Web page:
Corporation A corporation is a legal entity that is separate from its owners, the shareholders. No member of a corporation is personally liable for the debts, obligations or acts of the corporation, except under special circumstances. This type of business can be incorporated at either the federal or provincial level. A corporation is identified by the terms “Limited”, “Ltd.”, “Incorporated”, “Inc.”, “Corporation”, or “Corp.”. Whatever the term, it must appear with the corporate name on all documents, stationery, and so on, as it appears on the incorporation document. a) Provincial Corporations Corporations can issue shares or securities to the general public or they can choose to issue them privately. Those with 15 or fewer shareholders that do not sell to the public are the most private and least regulated of all corporations. To incorporate now a new corporation in British Columbia, please continue here. b) Federal Corporations Corporations may also be incorporated federally under the Canada Corporations Act. A firm operating nationally or in several provinces may find this advantageous. A federally incorporated business must still register in each province in which it does business. To incorporate a new Canada federal corporation, please continue here.


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Advantages -

Limited liability Specialized management Ownership is transferable Continuous existence Separate legal entity Possible tax advantages (i.e. lower small business tax) Easier to raise capital

Disadvantages -

Closely regulated Most expensive form to organize Charter restrictions Extensive record keeping necessary Double taxation of dividends

Important: Keep in mind that once incorporated or registered, a legal entity such as a corporation, an extra-provincial registration or a nonprofit society has obligations and responsibilities in order to remain in good standing with the Corporate Registry record. Filing an Annual Return is one requirement that is common to all legal entities, with the exception of Business Names. Co-operatives A cooperative is a business organization started by people who want to use services or buy goods as a group, have an equal say in how the business is run and share in any profits the business makes. Their business structure ensures that: - all members have an equal say (one vote per member, regardless of the number of shares held) open and voluntary membership limited interest on share capital - surplus is returned to members according to amount of patronage Co-operatives are placed in five separate categories when they are classified by function: 1. Producer cooperatives combine members’ skills and resources for mutual benefit. An example is an employment co-operative, which pools and markets the skills of the employee-members and provides them with an income. 2. Consumer co-operatives buy commodities in bulk and sell them to the member-owners. Examples are retail co-operatives and direct-charge co-operatives. 3. Marketing co-operatives sell their members’ products. Typical products are dairy products, poultry, fish and handicrafts. 4. Financial co-operatives provide a variety of financial services for their members including savings, investment and loans. Examples are credit unions, co-operative trust and insurance companies. 5. Service co-operatives enable members to improve the quality, price and availability of needed services, such as health care, child care and transportation.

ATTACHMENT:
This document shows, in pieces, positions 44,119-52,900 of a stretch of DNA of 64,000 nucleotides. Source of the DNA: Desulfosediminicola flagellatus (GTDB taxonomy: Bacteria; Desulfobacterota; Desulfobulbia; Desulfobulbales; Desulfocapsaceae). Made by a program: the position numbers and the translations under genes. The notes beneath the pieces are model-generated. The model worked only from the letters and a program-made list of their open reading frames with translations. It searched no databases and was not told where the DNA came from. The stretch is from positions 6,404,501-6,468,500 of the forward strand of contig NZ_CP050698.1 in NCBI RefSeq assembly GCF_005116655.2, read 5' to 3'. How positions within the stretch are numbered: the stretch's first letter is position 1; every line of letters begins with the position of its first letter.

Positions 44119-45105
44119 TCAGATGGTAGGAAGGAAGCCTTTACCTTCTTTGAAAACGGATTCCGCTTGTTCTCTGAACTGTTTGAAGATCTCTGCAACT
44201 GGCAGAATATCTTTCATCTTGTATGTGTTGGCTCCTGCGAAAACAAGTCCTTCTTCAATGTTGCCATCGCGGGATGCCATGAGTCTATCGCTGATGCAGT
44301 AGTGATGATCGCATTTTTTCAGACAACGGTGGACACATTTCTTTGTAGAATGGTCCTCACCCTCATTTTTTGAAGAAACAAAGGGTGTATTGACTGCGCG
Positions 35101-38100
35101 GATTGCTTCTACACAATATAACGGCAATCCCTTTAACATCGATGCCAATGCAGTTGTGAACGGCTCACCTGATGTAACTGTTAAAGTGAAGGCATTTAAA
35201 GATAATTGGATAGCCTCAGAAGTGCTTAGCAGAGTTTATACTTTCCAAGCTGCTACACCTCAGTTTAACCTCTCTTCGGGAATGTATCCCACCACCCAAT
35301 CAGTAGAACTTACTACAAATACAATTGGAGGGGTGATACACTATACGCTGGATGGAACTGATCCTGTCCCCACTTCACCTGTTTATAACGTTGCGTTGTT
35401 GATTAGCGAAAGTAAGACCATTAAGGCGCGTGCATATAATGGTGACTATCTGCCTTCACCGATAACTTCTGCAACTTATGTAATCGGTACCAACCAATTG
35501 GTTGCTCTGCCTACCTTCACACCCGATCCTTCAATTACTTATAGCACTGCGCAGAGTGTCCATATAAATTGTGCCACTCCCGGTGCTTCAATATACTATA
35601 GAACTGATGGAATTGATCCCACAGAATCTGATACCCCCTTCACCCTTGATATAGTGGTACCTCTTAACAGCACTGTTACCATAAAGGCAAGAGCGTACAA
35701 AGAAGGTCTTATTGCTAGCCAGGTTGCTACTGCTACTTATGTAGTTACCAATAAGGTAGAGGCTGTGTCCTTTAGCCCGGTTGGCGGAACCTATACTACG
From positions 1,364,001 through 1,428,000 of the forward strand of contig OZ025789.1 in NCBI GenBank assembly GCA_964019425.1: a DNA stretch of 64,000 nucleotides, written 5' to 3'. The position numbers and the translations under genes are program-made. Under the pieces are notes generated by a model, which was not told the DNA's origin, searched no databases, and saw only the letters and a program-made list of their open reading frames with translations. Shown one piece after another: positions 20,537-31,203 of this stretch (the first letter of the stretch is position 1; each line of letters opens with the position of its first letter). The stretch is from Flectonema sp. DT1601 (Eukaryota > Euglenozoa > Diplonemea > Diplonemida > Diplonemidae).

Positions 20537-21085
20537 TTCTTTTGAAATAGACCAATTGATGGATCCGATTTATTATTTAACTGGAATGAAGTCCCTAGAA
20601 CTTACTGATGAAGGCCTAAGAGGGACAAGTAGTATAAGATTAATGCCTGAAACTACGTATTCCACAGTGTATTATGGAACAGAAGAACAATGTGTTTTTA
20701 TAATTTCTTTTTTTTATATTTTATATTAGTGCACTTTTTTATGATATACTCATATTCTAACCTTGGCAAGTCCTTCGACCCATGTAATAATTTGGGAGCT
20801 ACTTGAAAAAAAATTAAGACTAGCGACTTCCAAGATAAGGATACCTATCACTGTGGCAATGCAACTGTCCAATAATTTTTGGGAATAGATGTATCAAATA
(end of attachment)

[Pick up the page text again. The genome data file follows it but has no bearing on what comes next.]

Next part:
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Advantages - Owned and controlled by members - Democratic control by one member, one vote - Limited liability - Profit distribution (surplus earnings) to members in proportion to use of service; surplus may be allocated in shares/cash Disadvantages -

Possibility of development of conflict between members Longer decision making process Requires members to participate for success Extensive record keeping necessary Less incentive to invest additional capital

This information have been adapted from the Guide for New British Columbia Businesses, British Columbia Business Link. Enterprise42 Canada Empowering Entrepreneurs through Entrepreneurship & Technology. www.e42canada.com info@e42canada.com


Forms of Business Organizations in British Columbia